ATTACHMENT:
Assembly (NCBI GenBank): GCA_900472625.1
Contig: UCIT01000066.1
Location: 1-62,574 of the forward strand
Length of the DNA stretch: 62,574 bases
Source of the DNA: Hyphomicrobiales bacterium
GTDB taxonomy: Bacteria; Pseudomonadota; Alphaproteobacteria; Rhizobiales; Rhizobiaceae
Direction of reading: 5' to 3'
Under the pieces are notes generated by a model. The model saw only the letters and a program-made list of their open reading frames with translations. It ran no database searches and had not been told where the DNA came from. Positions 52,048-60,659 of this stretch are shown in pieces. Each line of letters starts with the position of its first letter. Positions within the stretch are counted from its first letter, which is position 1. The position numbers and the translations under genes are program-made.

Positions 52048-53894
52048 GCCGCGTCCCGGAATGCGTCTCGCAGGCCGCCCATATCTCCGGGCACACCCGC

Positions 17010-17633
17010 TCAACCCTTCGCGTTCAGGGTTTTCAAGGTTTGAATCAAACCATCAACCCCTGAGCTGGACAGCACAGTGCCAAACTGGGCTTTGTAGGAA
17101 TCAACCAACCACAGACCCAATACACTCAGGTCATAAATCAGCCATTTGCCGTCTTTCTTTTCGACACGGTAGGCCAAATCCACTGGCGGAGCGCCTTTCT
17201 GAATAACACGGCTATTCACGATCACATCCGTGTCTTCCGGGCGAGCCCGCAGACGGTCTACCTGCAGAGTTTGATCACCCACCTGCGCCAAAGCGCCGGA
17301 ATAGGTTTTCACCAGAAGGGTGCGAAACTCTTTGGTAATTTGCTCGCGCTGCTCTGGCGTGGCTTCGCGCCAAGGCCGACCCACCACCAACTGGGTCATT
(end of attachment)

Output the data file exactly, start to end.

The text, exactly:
Assembly (NCBI GenBank): GCA_900472625.1
Contig: UCIT01000066.1
Location: 1-62,574 of the forward strand
Length of the DNA stretch: 62,574 bases
Source of the DNA: Hyphomicrobiales bacterium
GTDB taxonomy: Bacteria; Pseudomonadota; Alphaproteobacteria; Rhizobiales; Rhizobiaceae
Direction of reading: 5' to 3'
Under the pieces are notes generated by a model. The model saw only the letters and a program-made list of their open reading frames with translations. It ran no database searches and had not been told where the DNA came from. Positions 52,048-60,659 of this stretch are shown in pieces. Each line of letters starts with the position of its first letter. Positions within the stretch are counted from its first letter, which is position 1. The position numbers and the translations under genes are program-made.

Positions 52048-53894
52048 GCCGCGTCCCGGAATGCGTCTCGCAGGCCGCCCATATCTCCGGGCACACCCGC

Positions 17010-17633
17010 TCAACCCTTCGCGTTCAGGGTTTTCAAGGTTTGAATCAAACCATCAACCCCTGAGCTGGACAGCACAGTGCCAAACTGGGCTTTGTAGGAA
17101 TCAACCAACCACAGACCCAATACACTCAGGTCATAAATCAGCCATTTGCCGTCTTTCTTTTCGACACGGTAGGCCAAATCCACTGGCGGAGCGCCTTTCT
17201 GAATAACACGGCTATTCACGATCACATCCGTGTCTTCCGGGCGAGCCCGCAGACGGTCTACCTGCAGAGTTTGATCACCCACCTGCGCCAAAGCGCCGGA
17301 ATAGGTTTTCACCAGAAGGGTGCGAAACTCTTTGGTAATTTGCTCGCGCTGCTCTGGCGTGGCTTCGCGCCAAGGCCGACCCACCACCAACTGGGTCATT